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UMUC’s No-Cost Content Strategy

By Larry Cooperman
Associate Dean for Open Education
University of California, Irvine

The University of Maryland University College (UMUC) has always been a unique institution. Not only is it one of the largest distance learning institutions in the United States, it is also one of the largest public university of any kind, and a member of the University System of Maryland. Its students come from primarily two sources, Maryland residents and the U.S. military. The latter, in particular, are spread throughout the world, giving UMUC a global character.

In 2013, UMUC embarked on an ambitious project to convert their courses and curriculum so that learning resources would have no cost to students. The main vehicle for this transformation: open educational resources. Last year, I listened to Karen Vignare, the Vice Provost for the Center for Innovations in Learning and Student Success, give a talk at OEC Global. Her phrase, “the first three hundred courses were the easy ones,” left such an impression that I called her up this year to see what had happened, including to the ones that weren’t “easy.”

To be honest, even as a proponent and practitioner of open education, I foresaw in UMUC’s project a number of potential issues. Would their institutional culture support this direction? Would OER be available at high-quality to serve an institution that offers 95 degrees and certificates? Would it be available in all of the breadth required? Would the logistics alone of the transition kill the project before it was completed?

I had the chance to talk to Karen at length recently about these issues. I asked Karen the most important question of all: why did UMUC take this decision in the first place. She gave two reasons. They wanted to better serve their students in the military, but to do this implied a phaseout of all printed textbooks, which were difficult to deliver in time to a globally distributed student body. But, the second reason, according to Karen, “there is a real cost that our students were paying…or choosing not to pay and thus going without the resources they needed to learn.”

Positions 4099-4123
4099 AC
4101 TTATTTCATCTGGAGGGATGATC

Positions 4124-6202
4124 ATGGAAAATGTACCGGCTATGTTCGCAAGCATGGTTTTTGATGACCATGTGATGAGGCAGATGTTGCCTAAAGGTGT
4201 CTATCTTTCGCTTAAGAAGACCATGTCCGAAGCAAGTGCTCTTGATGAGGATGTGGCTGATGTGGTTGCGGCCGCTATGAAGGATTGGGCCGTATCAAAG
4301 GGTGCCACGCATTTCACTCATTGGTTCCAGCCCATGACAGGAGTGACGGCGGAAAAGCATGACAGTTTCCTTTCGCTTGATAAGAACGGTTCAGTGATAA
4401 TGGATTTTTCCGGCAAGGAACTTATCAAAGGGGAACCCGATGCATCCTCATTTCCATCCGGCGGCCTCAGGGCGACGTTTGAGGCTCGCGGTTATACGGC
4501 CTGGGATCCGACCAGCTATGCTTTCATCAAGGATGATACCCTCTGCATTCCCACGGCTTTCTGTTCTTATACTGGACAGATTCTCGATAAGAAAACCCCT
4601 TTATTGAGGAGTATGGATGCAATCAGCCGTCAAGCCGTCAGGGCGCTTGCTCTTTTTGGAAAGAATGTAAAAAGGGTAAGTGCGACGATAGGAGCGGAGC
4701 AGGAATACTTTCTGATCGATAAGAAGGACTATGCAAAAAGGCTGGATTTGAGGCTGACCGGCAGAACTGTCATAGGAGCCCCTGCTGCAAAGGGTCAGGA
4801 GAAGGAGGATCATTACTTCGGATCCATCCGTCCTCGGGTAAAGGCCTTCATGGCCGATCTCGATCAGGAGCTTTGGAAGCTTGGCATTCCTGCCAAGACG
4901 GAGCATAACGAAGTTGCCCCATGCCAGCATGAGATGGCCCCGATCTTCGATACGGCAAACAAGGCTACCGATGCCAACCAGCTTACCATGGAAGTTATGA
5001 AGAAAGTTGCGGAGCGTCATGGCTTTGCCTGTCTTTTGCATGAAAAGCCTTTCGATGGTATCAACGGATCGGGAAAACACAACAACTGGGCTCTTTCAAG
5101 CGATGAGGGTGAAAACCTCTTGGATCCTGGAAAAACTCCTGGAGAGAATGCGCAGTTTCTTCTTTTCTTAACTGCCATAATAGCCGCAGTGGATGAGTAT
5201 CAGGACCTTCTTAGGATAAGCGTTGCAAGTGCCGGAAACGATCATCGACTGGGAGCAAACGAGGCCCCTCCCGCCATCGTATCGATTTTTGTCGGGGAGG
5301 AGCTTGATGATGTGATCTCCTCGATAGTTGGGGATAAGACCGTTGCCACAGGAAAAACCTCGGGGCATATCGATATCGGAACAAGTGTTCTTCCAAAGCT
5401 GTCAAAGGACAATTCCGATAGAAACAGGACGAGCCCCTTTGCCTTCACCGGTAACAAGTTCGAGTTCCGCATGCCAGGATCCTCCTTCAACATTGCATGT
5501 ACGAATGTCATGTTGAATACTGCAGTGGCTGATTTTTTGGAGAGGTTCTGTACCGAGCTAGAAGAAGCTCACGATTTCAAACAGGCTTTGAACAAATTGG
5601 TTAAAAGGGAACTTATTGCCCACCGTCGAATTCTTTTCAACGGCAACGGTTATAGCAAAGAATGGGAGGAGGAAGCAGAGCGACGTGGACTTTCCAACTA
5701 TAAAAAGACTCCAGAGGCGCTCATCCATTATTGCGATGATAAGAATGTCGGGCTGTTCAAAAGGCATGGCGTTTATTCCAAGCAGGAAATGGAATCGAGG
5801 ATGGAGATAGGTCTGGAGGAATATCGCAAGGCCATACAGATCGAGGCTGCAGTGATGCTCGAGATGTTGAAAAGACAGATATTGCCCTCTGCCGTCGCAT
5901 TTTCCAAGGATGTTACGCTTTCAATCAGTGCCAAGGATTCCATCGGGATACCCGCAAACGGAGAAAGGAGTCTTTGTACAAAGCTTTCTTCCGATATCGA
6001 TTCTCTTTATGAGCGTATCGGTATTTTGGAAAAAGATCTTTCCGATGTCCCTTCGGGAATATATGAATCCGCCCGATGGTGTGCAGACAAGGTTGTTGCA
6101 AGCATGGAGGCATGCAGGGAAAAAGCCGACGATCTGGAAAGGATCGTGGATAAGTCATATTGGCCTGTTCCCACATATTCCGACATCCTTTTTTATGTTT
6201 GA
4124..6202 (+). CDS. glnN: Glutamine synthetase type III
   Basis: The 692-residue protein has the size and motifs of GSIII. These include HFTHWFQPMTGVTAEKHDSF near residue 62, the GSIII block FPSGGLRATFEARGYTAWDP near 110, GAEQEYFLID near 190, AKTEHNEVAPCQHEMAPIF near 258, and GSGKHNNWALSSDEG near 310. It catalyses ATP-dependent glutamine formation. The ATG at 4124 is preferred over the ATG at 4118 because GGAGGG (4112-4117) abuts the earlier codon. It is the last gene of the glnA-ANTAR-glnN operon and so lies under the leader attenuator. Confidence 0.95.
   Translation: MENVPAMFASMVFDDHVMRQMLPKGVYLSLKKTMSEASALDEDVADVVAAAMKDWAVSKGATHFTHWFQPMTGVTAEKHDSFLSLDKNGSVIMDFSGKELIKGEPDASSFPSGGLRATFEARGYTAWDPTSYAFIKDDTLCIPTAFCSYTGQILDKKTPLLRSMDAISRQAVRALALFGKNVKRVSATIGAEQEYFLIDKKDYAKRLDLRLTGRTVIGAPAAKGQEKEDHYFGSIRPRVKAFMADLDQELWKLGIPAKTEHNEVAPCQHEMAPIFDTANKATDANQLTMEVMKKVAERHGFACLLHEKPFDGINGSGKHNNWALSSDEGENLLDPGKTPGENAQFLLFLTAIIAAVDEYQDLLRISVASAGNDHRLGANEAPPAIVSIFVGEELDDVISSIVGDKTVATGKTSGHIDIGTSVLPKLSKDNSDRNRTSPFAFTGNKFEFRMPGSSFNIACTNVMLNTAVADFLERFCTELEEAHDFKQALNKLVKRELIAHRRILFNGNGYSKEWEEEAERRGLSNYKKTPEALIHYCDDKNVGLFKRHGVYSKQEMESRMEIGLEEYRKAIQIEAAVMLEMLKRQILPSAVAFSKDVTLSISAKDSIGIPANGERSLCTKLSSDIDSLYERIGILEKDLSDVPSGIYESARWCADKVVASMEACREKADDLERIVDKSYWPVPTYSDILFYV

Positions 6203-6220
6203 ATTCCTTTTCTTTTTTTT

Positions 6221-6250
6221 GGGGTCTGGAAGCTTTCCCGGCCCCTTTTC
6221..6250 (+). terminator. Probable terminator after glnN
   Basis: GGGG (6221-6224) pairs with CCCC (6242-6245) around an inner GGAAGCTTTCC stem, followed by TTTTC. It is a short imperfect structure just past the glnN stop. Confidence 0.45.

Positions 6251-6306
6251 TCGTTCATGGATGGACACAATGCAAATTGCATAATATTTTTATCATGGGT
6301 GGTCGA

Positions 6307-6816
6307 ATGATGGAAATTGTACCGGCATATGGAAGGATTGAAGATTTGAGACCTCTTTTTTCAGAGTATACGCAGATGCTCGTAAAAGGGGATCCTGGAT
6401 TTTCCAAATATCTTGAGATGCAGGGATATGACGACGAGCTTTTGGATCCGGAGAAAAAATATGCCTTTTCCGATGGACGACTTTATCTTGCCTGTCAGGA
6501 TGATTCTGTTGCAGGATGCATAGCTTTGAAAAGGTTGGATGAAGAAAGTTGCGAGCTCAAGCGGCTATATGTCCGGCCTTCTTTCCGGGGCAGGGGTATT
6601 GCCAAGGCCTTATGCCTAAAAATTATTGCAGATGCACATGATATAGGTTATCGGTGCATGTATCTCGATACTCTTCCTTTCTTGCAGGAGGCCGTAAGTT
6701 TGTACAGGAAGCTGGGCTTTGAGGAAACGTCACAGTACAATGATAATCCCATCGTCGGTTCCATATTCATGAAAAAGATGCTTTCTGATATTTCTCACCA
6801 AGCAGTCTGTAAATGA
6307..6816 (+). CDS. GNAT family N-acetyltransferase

Vice Provost of Learner and Faculty Experience, Dr. Kara Van Dam, added an additional reason. “Simply put, this is an access issue,” she said. “We have an obligation to our students, one that we take very seriously, to provide them with the resources they need to be successful in their academic programs and professional fields.”

Today’s public budgets for higher education come with a variety of constraints, from how funds can be used to ever tighter constraints on operating costs. Still trying to lower costs for students was important. UMUC President Javier Miyares made the unprecedented decision that educational resources would have no cost to all UMUC students regardless of where they were located.

The implementation of this policy was led by Provost Marie Cini and her team, who decided on a two-year timeline for the undergraduate program, with the graduate school coming on board in 2016. I asked Karen about the obstacles they faced, but in listening to her, it occurred to me that, in fact, UMUC could count on its uniqueness as an advantage. In the case of all enterprise projects, they follow standardized project management processes. The project team included these subject matter experts, the Learning Design and Solutions group, and others to create a project team.